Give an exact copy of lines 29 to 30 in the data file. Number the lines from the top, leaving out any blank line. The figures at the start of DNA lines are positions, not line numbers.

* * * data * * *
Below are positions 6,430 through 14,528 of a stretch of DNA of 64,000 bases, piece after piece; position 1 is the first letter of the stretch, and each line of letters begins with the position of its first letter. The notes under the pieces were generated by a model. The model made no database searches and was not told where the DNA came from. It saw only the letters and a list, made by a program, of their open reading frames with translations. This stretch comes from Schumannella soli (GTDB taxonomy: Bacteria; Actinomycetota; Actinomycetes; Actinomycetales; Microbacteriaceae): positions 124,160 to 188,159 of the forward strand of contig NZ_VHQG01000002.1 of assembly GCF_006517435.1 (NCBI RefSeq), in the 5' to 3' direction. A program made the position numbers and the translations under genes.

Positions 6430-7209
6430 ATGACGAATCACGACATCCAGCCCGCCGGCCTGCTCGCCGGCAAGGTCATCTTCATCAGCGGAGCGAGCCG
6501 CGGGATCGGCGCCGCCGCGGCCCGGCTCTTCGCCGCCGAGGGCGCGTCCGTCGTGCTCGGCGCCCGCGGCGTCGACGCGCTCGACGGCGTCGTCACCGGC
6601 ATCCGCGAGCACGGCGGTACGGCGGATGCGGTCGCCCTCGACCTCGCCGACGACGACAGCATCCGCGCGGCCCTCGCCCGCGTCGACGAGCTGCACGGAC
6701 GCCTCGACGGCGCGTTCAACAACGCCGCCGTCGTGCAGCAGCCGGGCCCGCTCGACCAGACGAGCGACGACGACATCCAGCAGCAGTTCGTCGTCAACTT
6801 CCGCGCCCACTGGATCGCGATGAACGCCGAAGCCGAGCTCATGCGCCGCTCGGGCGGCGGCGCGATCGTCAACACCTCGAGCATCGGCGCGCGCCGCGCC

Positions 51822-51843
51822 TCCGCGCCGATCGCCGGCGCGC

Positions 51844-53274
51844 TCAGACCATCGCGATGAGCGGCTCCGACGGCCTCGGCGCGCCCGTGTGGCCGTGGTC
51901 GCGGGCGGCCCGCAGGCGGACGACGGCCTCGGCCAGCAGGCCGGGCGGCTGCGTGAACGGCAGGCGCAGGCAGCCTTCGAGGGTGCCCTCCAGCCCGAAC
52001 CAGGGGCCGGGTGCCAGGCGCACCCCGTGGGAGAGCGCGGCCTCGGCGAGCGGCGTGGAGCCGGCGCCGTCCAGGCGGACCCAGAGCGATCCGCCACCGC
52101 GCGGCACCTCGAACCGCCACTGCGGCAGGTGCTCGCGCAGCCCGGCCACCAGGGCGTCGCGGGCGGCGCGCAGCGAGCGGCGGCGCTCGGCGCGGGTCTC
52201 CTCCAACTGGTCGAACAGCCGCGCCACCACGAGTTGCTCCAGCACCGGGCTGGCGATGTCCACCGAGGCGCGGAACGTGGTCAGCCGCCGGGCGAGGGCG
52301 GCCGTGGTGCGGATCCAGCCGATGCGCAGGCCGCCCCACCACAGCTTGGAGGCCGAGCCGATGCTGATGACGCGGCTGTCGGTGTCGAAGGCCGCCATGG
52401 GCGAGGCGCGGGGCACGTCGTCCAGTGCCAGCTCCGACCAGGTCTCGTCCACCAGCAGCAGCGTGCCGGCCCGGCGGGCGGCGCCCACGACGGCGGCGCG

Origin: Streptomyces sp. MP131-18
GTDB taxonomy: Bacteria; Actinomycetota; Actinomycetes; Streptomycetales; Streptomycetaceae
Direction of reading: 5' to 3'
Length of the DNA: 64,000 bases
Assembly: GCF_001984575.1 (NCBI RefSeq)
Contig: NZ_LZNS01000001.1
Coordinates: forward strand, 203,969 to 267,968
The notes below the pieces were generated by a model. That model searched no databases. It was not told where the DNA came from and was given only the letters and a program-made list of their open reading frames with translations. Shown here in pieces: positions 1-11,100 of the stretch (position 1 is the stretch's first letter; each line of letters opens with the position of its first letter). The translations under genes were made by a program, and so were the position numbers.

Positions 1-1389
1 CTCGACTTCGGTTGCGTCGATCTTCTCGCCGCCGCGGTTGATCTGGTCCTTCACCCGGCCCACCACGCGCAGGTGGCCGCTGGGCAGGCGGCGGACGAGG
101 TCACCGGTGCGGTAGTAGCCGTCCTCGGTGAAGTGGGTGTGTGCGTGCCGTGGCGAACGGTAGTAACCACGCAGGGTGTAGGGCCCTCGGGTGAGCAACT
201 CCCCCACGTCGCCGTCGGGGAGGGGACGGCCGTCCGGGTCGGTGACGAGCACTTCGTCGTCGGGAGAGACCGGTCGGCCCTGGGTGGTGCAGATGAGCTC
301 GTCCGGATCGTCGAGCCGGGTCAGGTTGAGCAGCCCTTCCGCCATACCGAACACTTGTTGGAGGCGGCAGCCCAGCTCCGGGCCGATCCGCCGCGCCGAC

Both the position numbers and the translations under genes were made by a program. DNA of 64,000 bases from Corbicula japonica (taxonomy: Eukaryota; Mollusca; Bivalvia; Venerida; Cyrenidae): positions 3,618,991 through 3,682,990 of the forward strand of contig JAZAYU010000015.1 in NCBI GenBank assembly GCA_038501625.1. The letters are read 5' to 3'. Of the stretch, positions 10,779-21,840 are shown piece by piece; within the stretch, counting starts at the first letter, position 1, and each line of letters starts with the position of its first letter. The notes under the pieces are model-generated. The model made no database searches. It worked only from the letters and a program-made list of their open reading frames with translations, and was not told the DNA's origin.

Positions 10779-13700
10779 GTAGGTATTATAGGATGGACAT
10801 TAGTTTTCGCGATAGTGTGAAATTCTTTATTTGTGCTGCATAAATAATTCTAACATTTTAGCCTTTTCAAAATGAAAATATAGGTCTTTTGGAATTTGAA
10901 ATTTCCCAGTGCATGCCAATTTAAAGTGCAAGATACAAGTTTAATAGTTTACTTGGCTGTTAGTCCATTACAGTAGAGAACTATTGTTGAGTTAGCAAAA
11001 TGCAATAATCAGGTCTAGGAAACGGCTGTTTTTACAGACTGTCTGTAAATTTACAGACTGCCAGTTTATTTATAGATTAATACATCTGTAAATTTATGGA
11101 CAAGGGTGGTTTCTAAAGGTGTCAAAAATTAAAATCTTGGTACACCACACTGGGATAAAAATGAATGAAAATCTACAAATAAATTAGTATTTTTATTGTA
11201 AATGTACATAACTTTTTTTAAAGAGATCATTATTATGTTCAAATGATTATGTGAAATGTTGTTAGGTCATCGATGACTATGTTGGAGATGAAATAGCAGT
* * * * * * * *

201 CCCCCACGTCGCCGTCGGGGAGGGGACGGCCGTCCGGGTCGGTGACGAGCACTTCGTCGTCGGGAGAGACCGGTCGGCCCTGGGTGGTGCAGATGAGCTC
301 GTCCGGATCGTCGAGCCGGGTCAGGTTGAGCAGCCCTTCCGCCATACCGAACACTTGTTGGAGGCGGCAGCCCAGCTCCGGGCCGATCCGCCGCGCCGAC